The upcoming high school winter sports season could be longer than originally planned if the Minnesota State High School League follows the likely recommendations of a task force it commissioned to set start and end dates for those sports.
And the door was opened slightly for the possible return of state tournaments.
The league’s Return to Participation task force met virtually Wednesday in advance of Thursday’s board of directors meeting, which is expected to determine the start and end dates of winter sports seasons along with the number of contests to be allowed in each sport.
In August the league, at the urging of the task force and following Minnesota Department of Health guidelines, mandated that fall sports adopt 20% shorter seasons in length and 30% fewer contests.
But when presented with three options for the winter sports seasons — the fall-style reduced season, a full-length season with earlier start dates and a full-length season with a later start dates that extended deeper into March — a significant number of task force members spoke in favor of a longer season with earlier start dates. They cited a need to accommodate scheduling changes in the wake of potential COVID-19 outbreaks while also not infringing upon the spring season.
Most also felt a longer season would allow for athletes to stay together longer in a safer, controlled environment. With the exception of Alpine and Nordic skiing, other winter sports — basketball, hockey, wrestling, gymnastics, boys’ swimming, dance team and adapted hockey — are played indoors.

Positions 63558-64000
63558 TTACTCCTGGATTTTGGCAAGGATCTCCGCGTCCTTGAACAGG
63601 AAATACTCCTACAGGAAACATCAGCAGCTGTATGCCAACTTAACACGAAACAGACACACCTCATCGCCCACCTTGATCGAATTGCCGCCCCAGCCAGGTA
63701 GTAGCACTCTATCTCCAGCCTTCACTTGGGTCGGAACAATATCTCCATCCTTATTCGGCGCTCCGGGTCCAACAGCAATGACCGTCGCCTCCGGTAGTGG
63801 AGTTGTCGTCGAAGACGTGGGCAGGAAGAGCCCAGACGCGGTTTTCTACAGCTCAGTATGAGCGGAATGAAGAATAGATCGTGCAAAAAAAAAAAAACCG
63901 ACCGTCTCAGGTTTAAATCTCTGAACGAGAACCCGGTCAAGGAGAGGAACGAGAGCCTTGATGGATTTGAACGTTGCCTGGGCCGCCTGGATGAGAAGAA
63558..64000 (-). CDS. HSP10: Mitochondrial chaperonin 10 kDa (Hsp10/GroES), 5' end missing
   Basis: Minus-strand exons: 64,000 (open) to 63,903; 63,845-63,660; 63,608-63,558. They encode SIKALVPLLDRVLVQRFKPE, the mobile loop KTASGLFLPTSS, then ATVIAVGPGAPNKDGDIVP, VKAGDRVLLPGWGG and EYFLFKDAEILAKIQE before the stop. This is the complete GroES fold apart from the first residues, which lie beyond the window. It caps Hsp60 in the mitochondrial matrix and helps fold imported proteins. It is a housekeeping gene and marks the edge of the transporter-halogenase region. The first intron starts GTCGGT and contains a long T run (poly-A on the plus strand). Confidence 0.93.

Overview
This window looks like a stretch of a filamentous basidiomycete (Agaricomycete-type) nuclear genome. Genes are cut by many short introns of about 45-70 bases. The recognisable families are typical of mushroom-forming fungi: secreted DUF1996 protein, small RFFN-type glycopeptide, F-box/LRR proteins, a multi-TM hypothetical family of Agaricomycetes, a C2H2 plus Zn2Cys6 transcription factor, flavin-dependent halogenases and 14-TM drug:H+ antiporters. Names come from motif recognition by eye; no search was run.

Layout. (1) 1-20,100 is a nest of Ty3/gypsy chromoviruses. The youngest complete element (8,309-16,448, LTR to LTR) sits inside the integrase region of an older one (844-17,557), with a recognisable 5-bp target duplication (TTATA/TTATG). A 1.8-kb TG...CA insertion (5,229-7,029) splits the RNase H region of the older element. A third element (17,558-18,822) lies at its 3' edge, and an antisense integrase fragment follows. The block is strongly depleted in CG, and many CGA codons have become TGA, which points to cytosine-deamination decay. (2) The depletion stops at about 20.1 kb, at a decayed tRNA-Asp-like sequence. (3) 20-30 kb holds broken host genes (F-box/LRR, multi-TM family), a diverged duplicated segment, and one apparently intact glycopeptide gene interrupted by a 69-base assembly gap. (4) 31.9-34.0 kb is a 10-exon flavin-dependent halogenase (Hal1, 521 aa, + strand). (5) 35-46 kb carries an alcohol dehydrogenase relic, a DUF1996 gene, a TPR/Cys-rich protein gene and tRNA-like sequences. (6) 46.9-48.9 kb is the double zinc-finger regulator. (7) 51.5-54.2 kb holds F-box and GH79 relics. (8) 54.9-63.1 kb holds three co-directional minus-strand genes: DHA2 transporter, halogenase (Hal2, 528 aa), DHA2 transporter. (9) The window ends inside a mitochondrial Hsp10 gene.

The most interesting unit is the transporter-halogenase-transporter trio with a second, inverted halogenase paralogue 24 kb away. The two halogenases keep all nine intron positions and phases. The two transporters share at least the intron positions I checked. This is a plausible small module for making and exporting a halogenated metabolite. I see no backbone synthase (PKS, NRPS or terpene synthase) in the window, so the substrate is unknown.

“If there’s one thing we’ve learned this fall, it’s that if our kids aren’t with us, they’re [playing sports] somewhere else,” said Waconia athletic director Jill Johnson, who heads up the task force.
Said league associate director Bob Madison, “The message we continue to hear is that kids continue to participate when they’re not under our guidance.”
While the task force is expected to recommend longer seasons, it remained committed to having fewer contests, roughly 18 each in hockey and basketball. In a typical season, basketball is allowed 26 regular-season games, hockey 25. There was support for allowing more than two games per week — the limit for fall sports — nodding to the challenges of rescheduling postponed games.
“We know the season will need to be tweaked to account for the inevitable positive tests that will occur,” Madison said.
The Minnesota Hockey Coaches Association has made two proposals for the hockey season, each asking for its season to begin Nov. 16. The task force likely will recommend starting the hockey season Nov. 23 to reduce the amount of overlap with football, which will be in the final week of its postseason by then.
Girls’ hockey, which normally begins practice in late October, is expected to begin near the same time as boys’ hockey, a late start designed to avoid overlap with volleyball.
The boys’ basketball season likely will start Nov. 30, two days after the completion of the football season, with girls’ basketball’s start date likely to follow a week later, again to minimize conflicts with volleyball, which will conclude Dec 12.
The task force did not spend much time Wednesday discussing potential postseason scenarios. But in a direct address to the group, league Executive Director Erich Martens said if they did not consider potential state tournament possibilities, they were “missing an opportunity.”
“We believe it’s the task of the league to advocate for increased opportunities for kids,” he said.
This year the league has resisted holding traditional state tournaments, citing the potential for them to become super-spreader events, and talked of smaller season “culmination events.”